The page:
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What is colorectal cancer?

Colorectal cancer is neoplastic growth in the lower region of the gastrointestinal tract; more specifically it is limited to the rectum and colon. It is characterised by progression of benign growths in the lining of the colon and rectum (polyps) toward malignancy []. The majority of colorectal cancers concern adenocarcinomas, originating in the mucus-secreting cells of the lower gastrointestinal tract [NHS]. Globally, colorectal cancer is the fourth  most commonly diagnosed cancer, and ranks third in the mortality burden of all cancers. In the UK, this amounts to a number of  42,000 new cases yearly.

The 5-year survival for colorectal cancer is 64%, however, this is affected by the stage of progression. Notably, colorectal cancer is increasing in incidence in recent years, and has been strongly linked to lifestyle choices, with major risk factors including diet, obesity, tobacco and alcohol consumption.

Why would I want to study colorectal cancer?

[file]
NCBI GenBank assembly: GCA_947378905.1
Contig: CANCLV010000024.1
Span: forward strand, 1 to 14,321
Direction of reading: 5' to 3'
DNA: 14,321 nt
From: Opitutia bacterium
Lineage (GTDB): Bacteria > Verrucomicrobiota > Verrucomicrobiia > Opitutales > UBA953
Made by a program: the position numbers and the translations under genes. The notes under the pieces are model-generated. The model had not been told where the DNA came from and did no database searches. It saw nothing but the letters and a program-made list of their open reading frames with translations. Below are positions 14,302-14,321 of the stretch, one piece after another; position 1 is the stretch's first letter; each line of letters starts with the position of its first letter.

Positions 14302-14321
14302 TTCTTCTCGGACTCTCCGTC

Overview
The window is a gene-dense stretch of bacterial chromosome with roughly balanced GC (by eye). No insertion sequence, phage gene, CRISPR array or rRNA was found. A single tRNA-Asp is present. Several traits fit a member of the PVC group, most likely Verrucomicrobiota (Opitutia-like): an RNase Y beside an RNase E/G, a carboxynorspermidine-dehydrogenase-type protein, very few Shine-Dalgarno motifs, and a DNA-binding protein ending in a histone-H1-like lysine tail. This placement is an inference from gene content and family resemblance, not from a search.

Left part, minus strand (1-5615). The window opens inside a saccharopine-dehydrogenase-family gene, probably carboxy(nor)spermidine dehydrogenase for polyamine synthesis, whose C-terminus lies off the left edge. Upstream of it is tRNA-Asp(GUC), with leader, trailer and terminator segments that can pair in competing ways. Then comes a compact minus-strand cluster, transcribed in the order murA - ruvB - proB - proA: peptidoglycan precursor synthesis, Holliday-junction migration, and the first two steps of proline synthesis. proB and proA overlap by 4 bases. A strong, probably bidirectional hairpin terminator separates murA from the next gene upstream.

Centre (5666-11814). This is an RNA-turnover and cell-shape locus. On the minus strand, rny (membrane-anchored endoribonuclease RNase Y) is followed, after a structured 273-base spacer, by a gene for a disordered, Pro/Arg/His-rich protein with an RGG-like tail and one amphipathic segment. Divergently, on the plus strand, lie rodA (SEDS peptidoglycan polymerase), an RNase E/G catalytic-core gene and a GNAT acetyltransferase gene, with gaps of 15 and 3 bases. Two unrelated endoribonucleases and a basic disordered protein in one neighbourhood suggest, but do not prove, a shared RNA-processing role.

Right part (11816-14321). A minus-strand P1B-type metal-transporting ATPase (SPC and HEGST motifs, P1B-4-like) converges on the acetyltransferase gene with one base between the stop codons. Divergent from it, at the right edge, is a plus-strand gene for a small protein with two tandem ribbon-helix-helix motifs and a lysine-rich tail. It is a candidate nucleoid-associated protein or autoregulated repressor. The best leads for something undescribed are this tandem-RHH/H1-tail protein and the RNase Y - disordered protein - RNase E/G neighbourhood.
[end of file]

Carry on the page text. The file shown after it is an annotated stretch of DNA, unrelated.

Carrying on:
The incidence of colorectal cancer research is through early diagnosis, intervention and improved understanding or intervention potentially of very high impact. The Oxford CRUK centre is well-placed to provide patient samples from a large biobank, and source more should any be required for large-scale studies.

What samples are available?

Cancer tissue in addition to control tissue from surrounding normal colon (and pre-cancerous polyps where available) can be supplied fresh or in the form of formalin fixed paraffin embedded (FFPE) blocks.

How do I gain access?

Should you wish to gain access to these samples, bloods, video and data, please contact